VP of Direct & Loyalty Marketing
Chris Duncan leads OfficeMax’s direct and loyalty marketing strategies, which includes developing an integrated mobile marketing program. Duncan spoke with eMarketer’s Lauren McKay about OfficeMax’s foray into mobile couponing and how the retailer is using mobile coupons to support and leverage its MaxPerks loyalty initiative.
eMarketer: How can customers engage with OfficeMax through mobile devices?
Chris Duncan: We currently have a mobile application for iPhone and Android devices as well as a mobile-enabled website. We also leverage SMS to deliver offers to customers and loyalty members. With mobile, we’ve tried to focus on a specific group of customers, our MaxPerks loyalty members.
eMarketer: What are your goals with SMS?
Duncan: We’ve been doing SMS for close to a year for several reasons. Promotion is a part of it, but the bigger goal is to deliver functionality. For example, when a customer’s print job is ready, we will send an SMS text—similar to what pharmacies have done with prescriptions. We don’t want texts to become the next spam email, where it’s offer after offer—customers are turned off by that. Instead, we want it to be a mix of offer, functionality and convenience.
“We don’t want texts to become the next spam email, where it’s offer after offer... Instead, we want it to be a mix of offer, functionality and convenience.”
eMarketer: What types of offers might you push through SMS?
Duncan: Recently, we started doing daily deal offers via texts alerts. They aren’t mobile exclusive—we are trying to get as broad of a reach as possible. Mobile extends and reinforces the daily deals. We also use SMS to support larger promotional efforts, such as our seasonal Brown Bag event, where customers can fill a brown paper bag with office supplies and get 15% or 20% off. SMS text supports big seasonal campaigns and is used to acquire new mobile customers. We’ve enticed customers to sign up for our SMS alerts by giving the first 1,000 people who respond a $5 gift card.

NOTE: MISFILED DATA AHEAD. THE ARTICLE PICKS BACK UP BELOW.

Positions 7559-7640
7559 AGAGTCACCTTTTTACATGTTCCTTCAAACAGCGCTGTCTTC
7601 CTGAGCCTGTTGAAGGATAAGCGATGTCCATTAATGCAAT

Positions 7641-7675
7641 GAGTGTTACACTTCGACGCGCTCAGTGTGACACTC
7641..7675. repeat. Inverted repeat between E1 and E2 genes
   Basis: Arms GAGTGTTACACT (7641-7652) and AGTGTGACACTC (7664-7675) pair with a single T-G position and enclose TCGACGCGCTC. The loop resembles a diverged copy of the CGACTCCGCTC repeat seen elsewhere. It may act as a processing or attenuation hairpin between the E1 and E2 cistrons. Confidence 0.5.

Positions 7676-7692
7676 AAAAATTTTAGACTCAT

eMarketer: How does OfficeMax offer mobile coupons through the MaxPerks loyalty app?
Duncan: We’ve tried to make the app a special experience for our best customers, the MaxPerks loyalty members. Not only does the app enable them to get rewards on their phones, they can access past purchases and account details through the app. Those added features have helped drive adoption from our best customers. We’ve also made a point to give MaxPerks app holders exclusive offers that differ from our widely circulated direct mail pieces. The offers range from ink and toner discounts to an offer on a new printer. We are also trying to get more specific with how we segment app customers, just as we would with direct mail marketing.
eMarketer: How do SMS and app customers differ?
Duncan: The biggest difference is we know more about those who have downloaded the app. When customers sign up for SMS, they just give us their mobile number. There are some limitations with SMS in terms of graphics and visuals. If they log in and take advantage of the app features, we learn a lot about our MaxPerks customers. And we are able to do more in an app.
eMarketer: What are the inhibitors of mobile couponing?
Duncan: Compiling a large number of mobile customers. We’re working on acquiring new customers all the time, but it’s a growth curve. The technology isn’t the challenging part—it’s getting engagement from a critical mass. Once we’re there, we’ll get better interaction with our merchandising teams and the program will get more attention.
“The technology isn’t the challenging part—it’s getting engagement from a critical mass.”
Balancing all the different channels is also challenging—how do we stay consistent but still create unique, channel-specific tactics? That’s why when we tap into larger, seasonal initiatives like the Brown Bag event, we try to leverage offers through all channels but still do something special for mobile.
eMarketer: What role does mobile play in the broader context of couponing?
Duncan: We certainly use mobile as a complementary tactic. There are certain times we’ll want to do something unique or special and we can use mobile for that. The advantage with mobile is speed. We can send out a text alert with a mobile coupon and be in market very, very quickly. So there are times when we use it strategically for speed to market and to be a leader in certain things, but we certainly don’t want to treat it as its own thing.
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Check out today’s other article, “Age, Gender Affect Whether Consumers Will ‘Like’ an Ad.”